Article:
Lifestyle & Family

WandaVision and grief

When the WandaVision TV series first came out, I stayed awake until 3 a.m. excited for the new episodes to drop. 

The first two episodes were hilarious, but as the show progressed it got harder to watch.

WandaVision takes place within the Marvel comic book universe. The show follows a powerful witch named Wanda who’s married to her android husband Vision. They build a home together, have twins and go through the challenges of marriage. 

The twist of the show is that Vision is alive despite being killed in a previous Marvel movie, Infinity War.

Both Wanda and the viewers are left questioning how he’s alive in the show and who resurrected him.

The situation puzzles Wanda throughout the series. She chooses to ignore it so she can live happily with Vision.  

At first, I was confused why Wanda wasn’t putting in more effort to find out the truth. 

I asked myself  “How could you love a man who may not even be real?”

As the story developed and their relationship flourished, it was clear as to why Wanda was ignoring the truth.

When I was 14, I lost my then 21-year-old sister. 

She would always baby me but I looked up to her. She had a strong sense of self and had big dreams. 

Her death was sudden which made it harder for me to comprehend.

I had imagined her living forever. 

– Jasmine Afnan Al-kholani

 But when she did die, I did my best to recover as quickly as possible. 

I did what I thought you’re supposed to after a loss. I went to counselling, went back to school and kept busy. 

I plowed through the five stages of grief and tried to move past the hurt. 

I thought  the quicker I experienced all the emotions, the sooner I’d recover. 

For a while, I had convinced myself I was doing well. I went out with my friends, got better grades and put effort into everything I did. 

Looking back, I realize I wasn’t coping well with my sister’s death.

Instead, I did what Wanda was doing and lived my life as if my sister were still alive. 

I would have conversations with her while walking to school and imagine her shopping with me. 

My favourite thing to imagine is her laughing at my jokes. She was the witty one in the relationship so it wasn’t easy to make her laugh. 

It started out as an innocent act of talking to myself in my head but it evolved into something more serious. 

I would buy her favourite food, thinking she would eat it or go out of my way to visit her old job, thinking she would be there. 

Eventually, I ran out of money and found myself hoarding stuff I had no use for. I ran late to meetups or missed appointments due to making stops at places she used to visit.

I just wanted to experience the small things we would have together if she were still there.  

Wanda believes Vision is there while cooking dinner or preparing the baby room. I would imagine my sister by my side in the same way.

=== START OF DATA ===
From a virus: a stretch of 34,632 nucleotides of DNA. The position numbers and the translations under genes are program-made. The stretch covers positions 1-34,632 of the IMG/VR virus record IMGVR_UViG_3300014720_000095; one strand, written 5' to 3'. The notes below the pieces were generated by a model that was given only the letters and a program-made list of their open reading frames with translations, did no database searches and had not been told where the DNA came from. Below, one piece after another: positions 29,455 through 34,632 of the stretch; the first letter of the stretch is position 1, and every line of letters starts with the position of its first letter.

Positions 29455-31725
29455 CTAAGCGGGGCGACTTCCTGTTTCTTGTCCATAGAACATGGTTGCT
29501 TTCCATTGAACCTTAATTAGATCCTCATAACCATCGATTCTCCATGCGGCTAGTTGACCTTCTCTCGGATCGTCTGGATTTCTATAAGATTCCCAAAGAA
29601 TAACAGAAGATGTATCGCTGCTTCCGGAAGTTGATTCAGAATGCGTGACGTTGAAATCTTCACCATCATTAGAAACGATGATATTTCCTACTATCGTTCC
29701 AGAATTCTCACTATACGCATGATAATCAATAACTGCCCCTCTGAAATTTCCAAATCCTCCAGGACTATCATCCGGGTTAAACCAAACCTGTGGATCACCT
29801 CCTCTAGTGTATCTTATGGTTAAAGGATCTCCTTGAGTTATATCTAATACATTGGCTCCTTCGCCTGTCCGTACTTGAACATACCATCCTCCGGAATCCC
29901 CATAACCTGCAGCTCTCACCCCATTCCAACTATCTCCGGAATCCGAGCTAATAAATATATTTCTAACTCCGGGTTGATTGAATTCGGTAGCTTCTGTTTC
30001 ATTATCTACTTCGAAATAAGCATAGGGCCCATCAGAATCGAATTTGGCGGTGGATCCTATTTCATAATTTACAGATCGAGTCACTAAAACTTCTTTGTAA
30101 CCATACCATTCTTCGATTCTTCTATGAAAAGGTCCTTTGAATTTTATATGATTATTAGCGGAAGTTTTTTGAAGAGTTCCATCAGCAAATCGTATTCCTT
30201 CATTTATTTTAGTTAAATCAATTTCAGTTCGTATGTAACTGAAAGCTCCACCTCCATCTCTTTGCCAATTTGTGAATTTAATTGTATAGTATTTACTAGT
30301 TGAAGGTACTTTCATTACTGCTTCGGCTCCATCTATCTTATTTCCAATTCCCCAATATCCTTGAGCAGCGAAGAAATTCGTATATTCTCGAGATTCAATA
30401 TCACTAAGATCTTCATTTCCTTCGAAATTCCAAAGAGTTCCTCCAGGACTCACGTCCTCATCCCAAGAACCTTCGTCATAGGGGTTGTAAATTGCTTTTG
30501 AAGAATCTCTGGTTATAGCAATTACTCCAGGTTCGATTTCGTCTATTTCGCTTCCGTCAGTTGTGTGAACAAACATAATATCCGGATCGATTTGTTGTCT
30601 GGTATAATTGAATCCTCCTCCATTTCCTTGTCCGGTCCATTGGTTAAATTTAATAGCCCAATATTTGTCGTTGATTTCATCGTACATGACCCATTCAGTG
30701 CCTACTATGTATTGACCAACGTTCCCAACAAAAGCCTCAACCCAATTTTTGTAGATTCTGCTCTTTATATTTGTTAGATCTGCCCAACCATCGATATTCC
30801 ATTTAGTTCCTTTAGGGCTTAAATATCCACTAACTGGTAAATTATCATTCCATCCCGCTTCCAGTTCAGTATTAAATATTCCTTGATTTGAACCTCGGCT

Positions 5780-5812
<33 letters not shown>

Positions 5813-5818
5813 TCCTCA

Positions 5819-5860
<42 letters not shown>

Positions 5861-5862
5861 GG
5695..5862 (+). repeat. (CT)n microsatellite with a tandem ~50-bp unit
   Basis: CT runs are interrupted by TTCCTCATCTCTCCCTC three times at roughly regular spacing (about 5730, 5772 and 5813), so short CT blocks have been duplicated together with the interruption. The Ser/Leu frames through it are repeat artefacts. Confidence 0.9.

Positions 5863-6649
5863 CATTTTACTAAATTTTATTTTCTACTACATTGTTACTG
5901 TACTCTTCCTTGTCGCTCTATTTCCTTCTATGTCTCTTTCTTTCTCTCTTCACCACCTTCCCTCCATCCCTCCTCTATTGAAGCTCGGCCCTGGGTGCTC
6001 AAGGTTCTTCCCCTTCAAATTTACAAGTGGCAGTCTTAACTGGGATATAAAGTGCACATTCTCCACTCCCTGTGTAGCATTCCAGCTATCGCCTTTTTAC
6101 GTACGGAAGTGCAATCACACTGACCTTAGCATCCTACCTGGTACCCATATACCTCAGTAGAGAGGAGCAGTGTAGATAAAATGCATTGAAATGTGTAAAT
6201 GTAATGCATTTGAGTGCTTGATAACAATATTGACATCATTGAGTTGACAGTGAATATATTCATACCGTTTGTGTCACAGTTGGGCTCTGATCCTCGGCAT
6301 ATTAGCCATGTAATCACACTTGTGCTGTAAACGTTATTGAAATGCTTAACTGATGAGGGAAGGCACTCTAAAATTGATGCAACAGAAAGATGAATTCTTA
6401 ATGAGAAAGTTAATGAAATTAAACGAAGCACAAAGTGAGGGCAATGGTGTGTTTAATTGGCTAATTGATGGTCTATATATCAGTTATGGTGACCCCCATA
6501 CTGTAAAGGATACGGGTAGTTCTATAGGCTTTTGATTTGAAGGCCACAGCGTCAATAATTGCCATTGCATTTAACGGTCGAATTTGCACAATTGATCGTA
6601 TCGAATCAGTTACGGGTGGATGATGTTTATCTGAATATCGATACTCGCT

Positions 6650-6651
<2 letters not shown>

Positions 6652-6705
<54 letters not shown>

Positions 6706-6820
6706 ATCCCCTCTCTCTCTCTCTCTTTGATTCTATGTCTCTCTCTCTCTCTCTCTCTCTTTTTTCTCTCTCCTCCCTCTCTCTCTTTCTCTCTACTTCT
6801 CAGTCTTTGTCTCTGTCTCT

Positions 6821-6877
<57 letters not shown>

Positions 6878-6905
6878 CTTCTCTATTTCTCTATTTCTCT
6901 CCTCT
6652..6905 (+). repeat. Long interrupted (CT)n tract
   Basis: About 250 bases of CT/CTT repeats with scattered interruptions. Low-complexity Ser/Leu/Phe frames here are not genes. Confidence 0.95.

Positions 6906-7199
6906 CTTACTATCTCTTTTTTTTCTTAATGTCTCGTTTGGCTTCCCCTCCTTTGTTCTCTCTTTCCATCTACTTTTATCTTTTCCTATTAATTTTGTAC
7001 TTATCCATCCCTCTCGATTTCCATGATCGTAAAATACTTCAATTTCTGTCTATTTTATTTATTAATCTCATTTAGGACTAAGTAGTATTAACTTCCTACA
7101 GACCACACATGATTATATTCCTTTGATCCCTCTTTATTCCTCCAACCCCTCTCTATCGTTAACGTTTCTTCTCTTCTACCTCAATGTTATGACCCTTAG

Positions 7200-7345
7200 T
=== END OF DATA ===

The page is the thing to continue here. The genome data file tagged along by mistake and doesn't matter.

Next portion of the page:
Courtesy of Jasmine Afnan Al-kholani

Accepting the loss

As years passed, it became more difficult to imagine my sister by my side. Her face was blurring in my memories. 

Forgetting her voice was the most terrifying part. I didn’t have anything to remember it by.

I was losing my mind trying to keep up with this illusion I had created.

Wanda goes through something similar. By the end of the series, she can’t keep up with the false narrative of Vision being alive. 

She knows he’s dead, but doesn’t want to accept it.

It’s revealed that Wanda unknowingly created a fake version of Vision and her children through the power of her grief. 

She eventually decides to let go of them so she can move on and is left to face their death alone.

This was especially hard to watch since acceptance is the most challenging stage of grief. 

I had to stop living my life as if my sister were still alive. I had to accept that if I wanted to live in the present, I’d have to step away from the past.

Growing from the pain

For many years, I thought my grief was weighing me down and something I needed to ignore.

WandaVision taught me that grief isn’t necessarily sadness but a representation of love. 

The show beautifully conveys how shielding yourself from the inevitable truth of loss won’t bring the person back. 

Rather, you can learn to love them even if they are not there with you. 

My experience with loss taught me that you can’t wait for the day where you won’t feel the pain anymore. That day will never come.  

Instead, you have to learn to live with the pain. 

I’m now 22, which makes me older than my older sister. Although I wish this wasn’t the case, I’ll always be her baby sister. I’ll always want to be her when I grow up. 


If you or someone you know is experiencing grief, use these resources to seek help:

BFO Toronto:

(416) 440-0290

Wellness Together Canada:


Bereavement Ontario Network:


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